By Investment U
Austin, Aug.7, stock investment .- Most investors know about the huge and lucrative Marcellus and Utica shale formations. But recently, drillers have targeted another, little-known shale formation sitting above the other two. Few investors have ever heard of this third reservoir. And fewer than two dozen wells have been drilled into it.
But initial measurements suggest it just might be the largest gas producer of them all.
It's one of the industry's best-kept secrets. Let's go exploring.
You can see in the map below the three shale gas plays stacked on top of one another in the Pennsylvania-West Virginia area. The well-known Marcellus and Utica formations are two of them. The third is called the Devonian.
Only a few drillers are targeting it.
Who's Drilling the "Secret Shale"?
Range Resources Corporation (NYSE: RRC) arrived in 2009. If its initial test pans out, Range may be able to drill at some sites into the Marcellus, Utica and the Upper Devonian from a single drill pad. The economics of this are clearly compelling.
Energy in Depth, an industry group, interviewed Range Resources' Matt Pitzarella. "It's still very early," explained Pitzarella, "but we're very excited about the potential [of the Upper Devonian drilling], especially in southwestern Pennsylvania."
Consol Energy Inc. (NYSE: CNX) is better known as a coal producer. But as coal loses favor as a fuel source for power plants, Consol is targeting the Upper Devonian while it focuses more on its natural gas business.
The company has already drilled its first successful Upper Devonian natural gas well in Pennsylvania. The well produces about 3 million cubic feet of natural gas per day. Consol says that about 300,000 acres of land under its control have commercial potential for Upper Devonian shale drilling.
Rex Energy Corporation (Nasdaq: REXX) has so far drilled a single well into the shale in Pennsylvania. The well tested at 3.1 million cubic feet of natural gas per day.
Chesapeake Energy Corporation (NYSE: CHK) has to date drilled a single Upper Devonian well in West Virginia. It has several permits to drill into the formation in western Pennsylvania. Chesapeake remains tight-lipped about its drilling results so far, as well as its plans for the Upper Devonian.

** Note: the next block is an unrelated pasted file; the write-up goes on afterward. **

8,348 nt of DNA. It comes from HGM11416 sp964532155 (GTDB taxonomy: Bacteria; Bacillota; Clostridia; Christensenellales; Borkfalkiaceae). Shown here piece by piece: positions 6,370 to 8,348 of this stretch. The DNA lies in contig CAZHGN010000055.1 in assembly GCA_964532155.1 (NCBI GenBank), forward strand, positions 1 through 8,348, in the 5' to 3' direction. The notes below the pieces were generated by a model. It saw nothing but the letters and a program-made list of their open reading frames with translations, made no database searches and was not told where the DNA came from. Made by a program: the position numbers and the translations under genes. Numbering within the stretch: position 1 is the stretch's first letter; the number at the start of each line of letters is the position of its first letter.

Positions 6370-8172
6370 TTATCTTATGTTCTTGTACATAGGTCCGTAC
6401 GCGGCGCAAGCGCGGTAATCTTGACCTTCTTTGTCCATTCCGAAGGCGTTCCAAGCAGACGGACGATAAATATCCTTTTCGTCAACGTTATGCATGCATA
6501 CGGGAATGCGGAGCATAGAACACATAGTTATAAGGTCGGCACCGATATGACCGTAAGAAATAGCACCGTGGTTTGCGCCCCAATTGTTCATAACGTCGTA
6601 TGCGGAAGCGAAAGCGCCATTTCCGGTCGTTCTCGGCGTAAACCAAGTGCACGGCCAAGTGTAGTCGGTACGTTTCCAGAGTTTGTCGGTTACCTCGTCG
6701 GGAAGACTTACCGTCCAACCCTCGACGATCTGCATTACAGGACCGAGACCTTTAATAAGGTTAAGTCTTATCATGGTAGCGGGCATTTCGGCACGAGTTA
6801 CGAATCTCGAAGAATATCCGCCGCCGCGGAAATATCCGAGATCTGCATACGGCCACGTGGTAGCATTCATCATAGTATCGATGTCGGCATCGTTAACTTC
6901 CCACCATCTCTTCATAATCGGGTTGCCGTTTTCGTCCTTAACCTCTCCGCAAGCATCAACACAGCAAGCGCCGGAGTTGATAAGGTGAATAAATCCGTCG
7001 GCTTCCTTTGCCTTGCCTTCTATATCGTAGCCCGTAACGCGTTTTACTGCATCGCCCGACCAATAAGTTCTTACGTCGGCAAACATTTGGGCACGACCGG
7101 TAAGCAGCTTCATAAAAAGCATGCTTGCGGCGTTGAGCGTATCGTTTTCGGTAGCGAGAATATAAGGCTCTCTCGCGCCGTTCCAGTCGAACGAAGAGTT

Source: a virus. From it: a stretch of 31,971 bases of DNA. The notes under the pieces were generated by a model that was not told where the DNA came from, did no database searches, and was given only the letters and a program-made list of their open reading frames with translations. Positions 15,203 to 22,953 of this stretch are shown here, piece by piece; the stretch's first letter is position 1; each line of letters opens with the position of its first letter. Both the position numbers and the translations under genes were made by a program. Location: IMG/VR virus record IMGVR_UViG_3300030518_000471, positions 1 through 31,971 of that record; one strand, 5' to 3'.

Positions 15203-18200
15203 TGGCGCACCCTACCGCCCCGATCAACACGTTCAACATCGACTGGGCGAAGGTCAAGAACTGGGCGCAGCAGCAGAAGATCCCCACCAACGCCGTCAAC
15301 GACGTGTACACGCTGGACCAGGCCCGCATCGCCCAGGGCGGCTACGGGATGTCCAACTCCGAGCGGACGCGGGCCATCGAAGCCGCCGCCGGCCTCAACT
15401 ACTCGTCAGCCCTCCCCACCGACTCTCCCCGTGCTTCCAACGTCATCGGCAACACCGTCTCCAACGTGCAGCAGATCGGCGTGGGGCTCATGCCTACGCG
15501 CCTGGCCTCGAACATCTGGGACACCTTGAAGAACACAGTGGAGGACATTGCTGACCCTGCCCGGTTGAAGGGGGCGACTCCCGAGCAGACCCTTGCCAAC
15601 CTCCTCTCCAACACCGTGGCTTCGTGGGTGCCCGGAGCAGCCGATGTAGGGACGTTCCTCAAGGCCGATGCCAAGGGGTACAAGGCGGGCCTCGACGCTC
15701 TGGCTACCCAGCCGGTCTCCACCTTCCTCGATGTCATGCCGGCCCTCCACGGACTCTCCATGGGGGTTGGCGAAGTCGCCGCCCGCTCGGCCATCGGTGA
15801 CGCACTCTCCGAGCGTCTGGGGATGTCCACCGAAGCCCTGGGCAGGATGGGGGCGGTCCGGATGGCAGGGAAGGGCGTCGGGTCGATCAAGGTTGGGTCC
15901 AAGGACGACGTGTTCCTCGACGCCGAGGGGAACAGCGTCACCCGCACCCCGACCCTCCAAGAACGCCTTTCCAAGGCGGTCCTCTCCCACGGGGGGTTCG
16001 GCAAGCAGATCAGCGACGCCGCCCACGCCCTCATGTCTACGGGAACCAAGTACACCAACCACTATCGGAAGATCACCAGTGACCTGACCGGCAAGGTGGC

How to Play It
What's the best way to invest in this promising shale formation? All four of the above companies are already major players in the Marcellus. The fact that any or all of them could hit pay dirt in the Upper Devonian just adds to potential shareholder value.
But one driller has a big jump on all of them. Pittsburgh-based EQT Corporation (NYSE: EQT) recently announced it has drilled eight wells in the Upper Devonian.
EQT's strategy is to drill into the Marcellus and the Upper Devonian from the same well pad, saving time and money. Its development drilling success rate over the past three years is an impressive 99.6%. Its production growth for 2012 was 70% over that of 2011.
EQT has drilling rights on nearly 3.5 million acres spread across the Appalachian Basin. It estimates its Upper Devonian proven and probable reserves at 2.4 trillion cubic feet. It expects to drill 22 additional wells in the formation before the end of this year.
Why invest in EQT? It's the earliest-in player in the Upper Devonian and has one of the lowest cost structures in the natural gas sector. Besides drilling for natural gas and natural gas liquids, EQT has both gathering and transmission pipeline systems.
The company boasts an 84% institutional ownership and has received numerous price target upgrades. Its stockholders have been richly rewarded over the past year as EQT's shares have jumped over 60%. There's every reason to expect similar results moving forward.
We'll keep an eye on these five companies for additional updates on their progress drilling into America's "Secret Shale."